INTERIM GOVT (May 6): The United States said Iraq should have an interim national leadership in place by the middle of this month. Jay Garner, retired US general in charge of post-war reconstruction in Iraq, said he expected up to nine Iraqis to form an interim leadership group that would be a point of contact for the Americans.
SHIFTING FOCUS (May 6): The United States is shifting the focus of its North Korea policy from preventing the production of nuclear material to blocking the export of such material, the New York Times reported. The policy of preventing North Korea from going nuclear by any means necessary dates to 1994 when then-president Bill Clinton warned Pyongyang that producing plutonium could result in a US attack on its nuclear facilities.
MIDWEST TORNADOES (May 6): Swarms of violent thunderstorms and tornadoes crashed through Midwest's midsection, killing at least 32 people in the states of Kansas, Missouri and Tennessee. Houses across the region were blown apart by the storms.
SUPER COW (May 8): South African and Danish scientists have carried out Africa's first animal cloning, a calf born last month at a research institute near Johannesburg, a researcher at the Embryo Plus centre has said. The 32kg calf was named Fut meaning 'replica' or 'repeat' in Zulu.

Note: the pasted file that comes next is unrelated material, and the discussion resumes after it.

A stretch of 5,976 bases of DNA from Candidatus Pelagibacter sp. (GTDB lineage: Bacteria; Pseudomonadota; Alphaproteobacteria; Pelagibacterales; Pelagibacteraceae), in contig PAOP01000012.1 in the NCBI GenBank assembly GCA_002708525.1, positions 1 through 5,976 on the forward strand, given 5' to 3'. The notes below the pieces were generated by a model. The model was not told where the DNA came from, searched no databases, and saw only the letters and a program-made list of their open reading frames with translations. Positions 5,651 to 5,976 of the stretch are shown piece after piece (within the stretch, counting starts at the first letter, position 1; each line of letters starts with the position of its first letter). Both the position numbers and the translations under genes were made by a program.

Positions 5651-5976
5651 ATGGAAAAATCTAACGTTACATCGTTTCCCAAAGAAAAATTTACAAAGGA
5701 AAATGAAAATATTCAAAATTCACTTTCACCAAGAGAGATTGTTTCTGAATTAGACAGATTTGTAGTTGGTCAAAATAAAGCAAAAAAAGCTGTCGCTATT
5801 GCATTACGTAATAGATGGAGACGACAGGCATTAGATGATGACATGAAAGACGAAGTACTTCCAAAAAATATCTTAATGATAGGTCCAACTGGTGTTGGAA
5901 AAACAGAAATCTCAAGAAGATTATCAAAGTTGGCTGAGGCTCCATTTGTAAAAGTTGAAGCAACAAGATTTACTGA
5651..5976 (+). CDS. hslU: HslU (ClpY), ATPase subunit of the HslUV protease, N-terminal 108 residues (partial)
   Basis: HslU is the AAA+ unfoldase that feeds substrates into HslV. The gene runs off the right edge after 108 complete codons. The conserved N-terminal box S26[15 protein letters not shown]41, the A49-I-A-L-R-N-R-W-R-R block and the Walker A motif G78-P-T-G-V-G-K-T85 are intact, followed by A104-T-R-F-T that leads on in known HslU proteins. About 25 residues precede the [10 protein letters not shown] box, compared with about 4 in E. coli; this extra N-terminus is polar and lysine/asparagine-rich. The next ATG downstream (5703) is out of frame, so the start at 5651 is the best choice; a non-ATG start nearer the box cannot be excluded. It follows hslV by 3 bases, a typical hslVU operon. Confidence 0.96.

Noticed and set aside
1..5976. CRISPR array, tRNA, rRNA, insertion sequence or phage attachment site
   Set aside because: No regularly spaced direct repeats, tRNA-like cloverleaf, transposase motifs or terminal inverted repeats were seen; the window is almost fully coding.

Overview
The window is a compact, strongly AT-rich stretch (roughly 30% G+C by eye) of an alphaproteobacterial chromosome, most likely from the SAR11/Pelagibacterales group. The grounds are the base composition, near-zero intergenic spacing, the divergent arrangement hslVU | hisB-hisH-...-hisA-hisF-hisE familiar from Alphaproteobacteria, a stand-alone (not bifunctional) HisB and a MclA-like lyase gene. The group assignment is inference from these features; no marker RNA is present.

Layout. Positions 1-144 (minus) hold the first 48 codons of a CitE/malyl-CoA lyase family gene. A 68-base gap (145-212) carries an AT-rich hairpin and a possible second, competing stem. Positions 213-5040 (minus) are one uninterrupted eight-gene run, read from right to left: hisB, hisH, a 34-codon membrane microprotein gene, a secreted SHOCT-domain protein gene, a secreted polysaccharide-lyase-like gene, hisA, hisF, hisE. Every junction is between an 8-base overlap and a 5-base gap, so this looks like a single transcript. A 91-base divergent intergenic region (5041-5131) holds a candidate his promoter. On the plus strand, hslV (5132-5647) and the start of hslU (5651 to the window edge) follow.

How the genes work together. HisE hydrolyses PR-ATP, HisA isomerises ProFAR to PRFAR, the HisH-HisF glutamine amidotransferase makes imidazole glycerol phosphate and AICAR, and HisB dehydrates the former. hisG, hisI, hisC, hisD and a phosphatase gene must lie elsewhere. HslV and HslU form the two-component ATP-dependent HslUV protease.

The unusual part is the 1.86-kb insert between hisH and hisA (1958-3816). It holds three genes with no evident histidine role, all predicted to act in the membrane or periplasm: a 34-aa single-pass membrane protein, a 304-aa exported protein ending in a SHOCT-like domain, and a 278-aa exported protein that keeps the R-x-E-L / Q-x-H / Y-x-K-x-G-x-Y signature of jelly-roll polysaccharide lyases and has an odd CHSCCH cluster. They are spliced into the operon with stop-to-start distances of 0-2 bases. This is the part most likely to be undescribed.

500 MARK PASSED (May 9): The global death toll from SARS passed 500 after China reported five more deaths from an illness the government is trying desperately to stop spreading out of control in the countryside. The Health Ministry said 146 more people had been infected, taking the number of cases to 4,698, the bulk of the world's total, while deaths totalled 224.
BAD FOR HEALTH (May 9): Vitamins and mineral supplements could cause more harm than good, Britain's Food Standard Agency warned. The warning is issued as the Expert Group on Vitamins and Minerals reports that several of the most popular supplements could have long-term health implications.